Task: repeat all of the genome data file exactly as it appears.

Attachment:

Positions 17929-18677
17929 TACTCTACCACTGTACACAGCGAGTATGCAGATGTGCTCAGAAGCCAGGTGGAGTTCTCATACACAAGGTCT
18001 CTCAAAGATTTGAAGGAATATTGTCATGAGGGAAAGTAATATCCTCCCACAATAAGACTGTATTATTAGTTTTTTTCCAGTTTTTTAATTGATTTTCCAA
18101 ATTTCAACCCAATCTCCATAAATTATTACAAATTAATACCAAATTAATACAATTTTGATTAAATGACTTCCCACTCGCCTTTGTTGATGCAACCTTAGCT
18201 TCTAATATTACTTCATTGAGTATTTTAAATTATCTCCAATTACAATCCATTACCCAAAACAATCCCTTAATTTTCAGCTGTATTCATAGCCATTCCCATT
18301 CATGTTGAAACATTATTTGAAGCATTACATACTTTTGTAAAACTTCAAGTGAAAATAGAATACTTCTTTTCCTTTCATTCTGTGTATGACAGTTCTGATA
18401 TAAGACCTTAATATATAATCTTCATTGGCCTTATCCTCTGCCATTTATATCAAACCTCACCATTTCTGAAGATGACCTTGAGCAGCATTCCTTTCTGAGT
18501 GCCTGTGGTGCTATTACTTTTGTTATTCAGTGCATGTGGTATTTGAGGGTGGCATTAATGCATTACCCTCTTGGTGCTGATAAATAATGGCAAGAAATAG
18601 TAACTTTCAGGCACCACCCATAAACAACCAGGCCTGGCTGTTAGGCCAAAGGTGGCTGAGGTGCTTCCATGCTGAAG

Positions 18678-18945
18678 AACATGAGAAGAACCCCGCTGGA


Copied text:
Positions 17929-18677
17929 TACTCTACCACTGTACACAGCGAGTATGCAGATGTGCTCAGAAGCCAGGTGGAGTTCTCATACACAAGGTCT
18001 CTCAAAGATTTGAAGGAATATTGTCATGAGGGAAAGTAATATCCTCCCACAATAAGACTGTATTATTAGTTTTTTTCCAGTTTTTTAATTGATTTTCCAA
18101 ATTTCAACCCAATCTCCATAAATTATTACAAATTAATACCAAATTAATACAATTTTGATTAAATGACTTCCCACTCGCCTTTGTTGATGCAACCTTAGCT
18201 TCTAATATTACTTCATTGAGTATTTTAAATTATCTCCAATTACAATCCATTACCCAAAACAATCCCTTAATTTTCAGCTGTATTCATAGCCATTCCCATT
18301 CATGTTGAAACATTATTTGAAGCATTACATACTTTTGTAAAACTTCAAGTGAAAATAGAATACTTCTTTTCCTTTCATTCTGTGTATGACAGTTCTGATA
18401 TAAGACCTTAATATATAATCTTCATTGGCCTTATCCTCTGCCATTTATATCAAACCTCACCATTTCTGAAGATGACCTTGAGCAGCATTCCTTTCTGAGT
18501 GCCTGTGGTGCTATTACTTTTGTTATTCAGTGCATGTGGTATTTGAGGGTGGCATTAATGCATTACCCTCTTGGTGCTGATAAATAATGGCAAGAAATAG
18601 TAACTTTCAGGCACCACCCATAAACAACCAGGCCTGGCTGTTAGGCCAAAGGTGGCTGAGGTGCTTCCATGCTGAAG

Positions 18678-18945
18678 AACATGAGAAGAACCCCGCTGGA